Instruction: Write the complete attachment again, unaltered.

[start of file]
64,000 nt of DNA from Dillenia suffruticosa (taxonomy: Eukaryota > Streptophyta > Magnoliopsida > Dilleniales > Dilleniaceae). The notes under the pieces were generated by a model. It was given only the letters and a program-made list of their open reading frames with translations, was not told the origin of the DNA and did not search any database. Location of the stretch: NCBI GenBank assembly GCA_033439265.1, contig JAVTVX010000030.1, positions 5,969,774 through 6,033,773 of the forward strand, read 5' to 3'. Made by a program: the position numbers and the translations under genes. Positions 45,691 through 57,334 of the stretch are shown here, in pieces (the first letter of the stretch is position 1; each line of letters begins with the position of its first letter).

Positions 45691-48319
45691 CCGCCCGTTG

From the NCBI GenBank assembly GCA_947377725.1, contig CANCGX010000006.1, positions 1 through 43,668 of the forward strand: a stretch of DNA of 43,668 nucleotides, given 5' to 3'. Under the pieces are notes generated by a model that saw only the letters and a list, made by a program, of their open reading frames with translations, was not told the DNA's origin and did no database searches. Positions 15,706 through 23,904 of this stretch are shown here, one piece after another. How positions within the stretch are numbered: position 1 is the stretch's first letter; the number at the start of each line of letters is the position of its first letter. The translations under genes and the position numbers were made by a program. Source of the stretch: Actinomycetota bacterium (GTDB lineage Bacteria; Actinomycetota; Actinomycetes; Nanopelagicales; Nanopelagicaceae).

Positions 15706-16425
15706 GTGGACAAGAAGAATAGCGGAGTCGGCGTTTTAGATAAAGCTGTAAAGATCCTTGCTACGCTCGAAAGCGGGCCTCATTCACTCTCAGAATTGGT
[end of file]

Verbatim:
64,000 nt of DNA from Dillenia suffruticosa (taxonomy: Eukaryota > Streptophyta > Magnoliopsida > Dilleniales > Dilleniaceae). The notes under the pieces were generated by a model. It was given only the letters and a program-made list of their open reading frames with translations, was not told the origin of the DNA and did not search any database. Location of the stretch: NCBI GenBank assembly GCA_033439265.1, contig JAVTVX010000030.1, positions 5,969,774 through 6,033,773 of the forward strand, read 5' to 3'. Made by a program: the position numbers and the translations under genes. Positions 45,691 through 57,334 of the stretch are shown here, in pieces (the first letter of the stretch is position 1; each line of letters begins with the position of its first letter).

Positions 45691-48319
45691 CCGCCCGTTG

From the NCBI GenBank assembly GCA_947377725.1, contig CANCGX010000006.1, positions 1 through 43,668 of the forward strand: a stretch of DNA of 43,668 nucleotides, given 5' to 3'. Under the pieces are notes generated by a model that saw only the letters and a list, made by a program, of their open reading frames with translations, was not told the DNA's origin and did no database searches. Positions 15,706 through 23,904 of this stretch are shown here, one piece after another. How positions within the stretch are numbered: position 1 is the stretch's first letter; the number at the start of each line of letters is the position of its first letter. The translations under genes and the position numbers were made by a program. Source of the stretch: Actinomycetota bacterium (GTDB lineage Bacteria; Actinomycetota; Actinomycetes; Nanopelagicales; Nanopelagicaceae).

Positions 15706-16425
15706 GTGGACAAGAAGAATAGCGGAGTCGGCGTTTTAGATAAAGCTGTAAAGATCCTTGCTACGCTCGAAAGCGGGCCTCATTCACTCTCAGAATTGGT